How Does Yeast Make Bread Dough Rise?
Yeasts are microscopic one celled fungus plants. A whole yeast plant, when viewed under a microscope, looks like a tiny potato. Great numbers of yeast cells, in the form of a paste, are mixed into bread dough.
In the moist dough, the yeast cells grow and multiply rapidly. As they grow, they release a tasteless gas that bubbles up through the dough, causing it to rise and become light. The many holes you see in a slice of bread are made by the gas bubbles released by the yeast cells. Bread made without yeast is dry and hard, and heavy.
Yeast works by consuming sugar and excreting carbon dioxide and alcohol as byproducts. In bread making, fermentation helps to strengthen and develop gluten in dough and contributes to incredible flavors in bread.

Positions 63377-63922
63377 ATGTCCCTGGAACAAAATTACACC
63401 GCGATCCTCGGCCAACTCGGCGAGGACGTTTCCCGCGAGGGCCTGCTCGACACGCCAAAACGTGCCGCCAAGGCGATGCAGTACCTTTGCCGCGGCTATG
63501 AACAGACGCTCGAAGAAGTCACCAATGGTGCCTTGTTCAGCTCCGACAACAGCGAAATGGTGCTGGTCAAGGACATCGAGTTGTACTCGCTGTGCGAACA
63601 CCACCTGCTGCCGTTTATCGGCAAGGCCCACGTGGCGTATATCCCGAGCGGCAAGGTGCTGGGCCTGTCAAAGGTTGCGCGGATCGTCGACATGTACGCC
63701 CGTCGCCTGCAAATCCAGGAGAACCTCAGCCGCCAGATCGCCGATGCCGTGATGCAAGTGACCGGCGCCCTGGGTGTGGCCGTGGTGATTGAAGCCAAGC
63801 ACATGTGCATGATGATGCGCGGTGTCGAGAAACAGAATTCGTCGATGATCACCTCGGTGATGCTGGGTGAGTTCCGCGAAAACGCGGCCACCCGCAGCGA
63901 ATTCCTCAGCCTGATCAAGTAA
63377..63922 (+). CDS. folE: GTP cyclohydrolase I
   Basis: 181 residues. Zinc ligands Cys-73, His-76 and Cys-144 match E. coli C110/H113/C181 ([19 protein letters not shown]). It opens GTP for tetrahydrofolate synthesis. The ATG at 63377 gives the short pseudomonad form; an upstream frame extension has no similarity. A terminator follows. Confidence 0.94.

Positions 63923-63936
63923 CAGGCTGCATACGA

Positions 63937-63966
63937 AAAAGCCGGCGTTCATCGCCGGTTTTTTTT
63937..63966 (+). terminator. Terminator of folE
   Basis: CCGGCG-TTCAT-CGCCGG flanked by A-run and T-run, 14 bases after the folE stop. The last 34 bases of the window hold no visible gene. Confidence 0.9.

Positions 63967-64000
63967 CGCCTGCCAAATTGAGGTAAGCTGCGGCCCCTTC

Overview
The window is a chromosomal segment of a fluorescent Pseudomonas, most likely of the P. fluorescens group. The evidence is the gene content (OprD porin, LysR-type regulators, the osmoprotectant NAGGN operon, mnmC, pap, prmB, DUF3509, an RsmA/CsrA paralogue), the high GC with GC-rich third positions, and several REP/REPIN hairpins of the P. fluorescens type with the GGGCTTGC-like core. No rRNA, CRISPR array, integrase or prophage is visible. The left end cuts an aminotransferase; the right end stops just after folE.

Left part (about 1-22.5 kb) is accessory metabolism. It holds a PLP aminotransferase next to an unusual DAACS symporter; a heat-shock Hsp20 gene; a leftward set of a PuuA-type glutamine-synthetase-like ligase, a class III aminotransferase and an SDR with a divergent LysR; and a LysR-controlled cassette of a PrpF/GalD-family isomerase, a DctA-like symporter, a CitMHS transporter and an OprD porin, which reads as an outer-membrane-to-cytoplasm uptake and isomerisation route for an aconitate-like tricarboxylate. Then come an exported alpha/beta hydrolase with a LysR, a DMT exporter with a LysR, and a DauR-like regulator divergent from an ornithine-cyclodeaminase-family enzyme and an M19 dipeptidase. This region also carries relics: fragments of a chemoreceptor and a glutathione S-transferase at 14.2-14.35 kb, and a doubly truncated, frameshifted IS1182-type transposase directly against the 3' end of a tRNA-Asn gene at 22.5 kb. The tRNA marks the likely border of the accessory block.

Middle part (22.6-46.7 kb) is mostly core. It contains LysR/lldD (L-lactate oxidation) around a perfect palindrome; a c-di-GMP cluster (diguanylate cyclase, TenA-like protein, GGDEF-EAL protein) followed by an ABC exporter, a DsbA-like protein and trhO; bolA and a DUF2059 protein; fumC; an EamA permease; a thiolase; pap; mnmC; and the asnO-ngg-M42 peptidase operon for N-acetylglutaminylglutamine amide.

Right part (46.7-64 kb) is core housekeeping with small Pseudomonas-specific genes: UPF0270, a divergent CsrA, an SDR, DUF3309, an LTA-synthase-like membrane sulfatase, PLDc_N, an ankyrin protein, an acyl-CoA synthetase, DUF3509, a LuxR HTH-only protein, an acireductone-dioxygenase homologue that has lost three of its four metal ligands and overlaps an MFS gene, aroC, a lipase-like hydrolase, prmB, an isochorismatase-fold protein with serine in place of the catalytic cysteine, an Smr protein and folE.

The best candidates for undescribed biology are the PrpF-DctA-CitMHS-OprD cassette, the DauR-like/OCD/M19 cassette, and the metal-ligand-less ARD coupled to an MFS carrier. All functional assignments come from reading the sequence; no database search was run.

The essentials of any bread dough are flour, water, and of course yeast. As soon as these ingredients are stirred together, enzymes in the yeast and the flour cause large starch molecules to break down into simple sugars. The yeast metabolizes these simple sugars and exudes a liquid that releases carbon dioxide and ethyl alcohol into existing air bubbles in the dough.
If the dough has a strong and elastic gluten network, the carbon dioxide is held within the bubble and will begin to inflate it, just like someone blowing up bubblegum. As tinier air cells fill with carbon dioxide, the dough rises and we’re on the way to leavened bread.